The essays in Rights at the Margins: Historical, Legal and Philosophical Perspectives
(Brill) explore the ways rights were available to those in the margins of society.
By tracing pivotal judicial concepts such as ‘right of necessity’ and ‘subjective rights’ back to their medieval versions, and by situating them in unexpected contexts such as the Franciscans’ theory of poverty and colonization or today’s immigration and border control, this volume invites its readers to consider whether individual rights were in fact, or at least in theory, available to the marginalized.
By focusing not only on the economically impoverished but also those who were disenfranchised because of disability, gender, race, religion or infidelity, this book also sheds light on the relationship between the early history of individual rights and social justice at the margins.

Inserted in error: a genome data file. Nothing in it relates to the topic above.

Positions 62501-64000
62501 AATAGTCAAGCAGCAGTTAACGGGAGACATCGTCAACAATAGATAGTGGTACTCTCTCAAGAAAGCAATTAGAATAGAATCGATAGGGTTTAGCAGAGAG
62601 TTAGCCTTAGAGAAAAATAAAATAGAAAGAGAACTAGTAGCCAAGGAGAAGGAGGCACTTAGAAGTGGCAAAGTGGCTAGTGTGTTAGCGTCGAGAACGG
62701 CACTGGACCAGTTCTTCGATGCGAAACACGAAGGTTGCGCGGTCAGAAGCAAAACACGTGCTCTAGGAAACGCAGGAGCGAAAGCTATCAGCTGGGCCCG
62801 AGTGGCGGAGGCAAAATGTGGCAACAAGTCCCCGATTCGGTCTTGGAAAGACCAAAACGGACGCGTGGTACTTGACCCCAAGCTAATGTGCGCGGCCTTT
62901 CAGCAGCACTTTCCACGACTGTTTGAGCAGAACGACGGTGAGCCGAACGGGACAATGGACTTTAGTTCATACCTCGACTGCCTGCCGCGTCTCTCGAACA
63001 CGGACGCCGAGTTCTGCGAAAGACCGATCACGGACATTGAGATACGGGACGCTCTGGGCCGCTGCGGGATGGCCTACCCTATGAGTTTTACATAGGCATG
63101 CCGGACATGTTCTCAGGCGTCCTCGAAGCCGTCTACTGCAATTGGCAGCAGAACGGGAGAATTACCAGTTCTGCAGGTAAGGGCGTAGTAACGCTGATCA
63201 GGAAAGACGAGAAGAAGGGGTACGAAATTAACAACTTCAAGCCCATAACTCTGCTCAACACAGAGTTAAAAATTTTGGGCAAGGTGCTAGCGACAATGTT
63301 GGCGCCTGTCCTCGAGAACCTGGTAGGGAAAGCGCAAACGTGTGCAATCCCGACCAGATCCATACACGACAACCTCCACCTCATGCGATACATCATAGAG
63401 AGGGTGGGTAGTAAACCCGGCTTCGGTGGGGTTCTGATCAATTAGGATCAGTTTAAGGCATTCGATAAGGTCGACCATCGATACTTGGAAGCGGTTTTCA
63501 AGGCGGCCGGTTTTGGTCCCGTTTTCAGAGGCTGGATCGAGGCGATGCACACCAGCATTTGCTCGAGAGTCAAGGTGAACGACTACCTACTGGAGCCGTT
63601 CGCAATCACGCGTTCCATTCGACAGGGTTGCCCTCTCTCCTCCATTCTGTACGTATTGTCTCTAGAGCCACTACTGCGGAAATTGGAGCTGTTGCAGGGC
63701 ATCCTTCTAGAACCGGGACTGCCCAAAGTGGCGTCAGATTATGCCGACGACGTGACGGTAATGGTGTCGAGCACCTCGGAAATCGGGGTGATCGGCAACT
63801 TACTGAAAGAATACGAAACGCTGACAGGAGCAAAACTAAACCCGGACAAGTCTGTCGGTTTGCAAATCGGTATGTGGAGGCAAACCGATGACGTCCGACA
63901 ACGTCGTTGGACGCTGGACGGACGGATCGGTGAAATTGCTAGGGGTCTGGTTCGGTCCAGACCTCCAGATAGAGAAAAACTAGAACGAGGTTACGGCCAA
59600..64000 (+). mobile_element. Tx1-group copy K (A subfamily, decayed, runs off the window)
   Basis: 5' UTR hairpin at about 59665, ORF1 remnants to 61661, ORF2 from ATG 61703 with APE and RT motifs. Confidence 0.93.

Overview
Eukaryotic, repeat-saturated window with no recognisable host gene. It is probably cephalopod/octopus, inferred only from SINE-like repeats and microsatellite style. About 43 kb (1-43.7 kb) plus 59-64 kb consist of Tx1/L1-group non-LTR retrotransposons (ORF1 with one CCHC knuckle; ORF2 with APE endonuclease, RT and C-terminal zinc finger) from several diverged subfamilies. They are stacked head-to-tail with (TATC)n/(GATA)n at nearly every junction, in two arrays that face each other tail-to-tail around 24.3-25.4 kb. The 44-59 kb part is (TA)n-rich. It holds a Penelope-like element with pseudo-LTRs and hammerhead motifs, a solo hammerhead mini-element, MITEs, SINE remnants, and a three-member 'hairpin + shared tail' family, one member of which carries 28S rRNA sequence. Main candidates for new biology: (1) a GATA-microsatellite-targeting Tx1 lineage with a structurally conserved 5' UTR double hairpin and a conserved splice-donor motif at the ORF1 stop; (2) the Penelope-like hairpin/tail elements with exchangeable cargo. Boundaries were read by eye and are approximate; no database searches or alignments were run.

, Ph.D. (2010) in Medieval Studies at the University of Toronto, Canada. He currently acts as a lawyer and is the author of William of Ockham’s Theory of Property Rights in Context
is Senior Lecturer in Theological and Social Ethics at the University of Helsinki, Finland.
is Associate Professor of Minority Studies at the Åbo Akademi University, Finland.
is Senior Lecturer of Political History at the University of Helsinki.
Alexandra Ortolja-Baird is Lecturer in Early Modern European History at King’s College London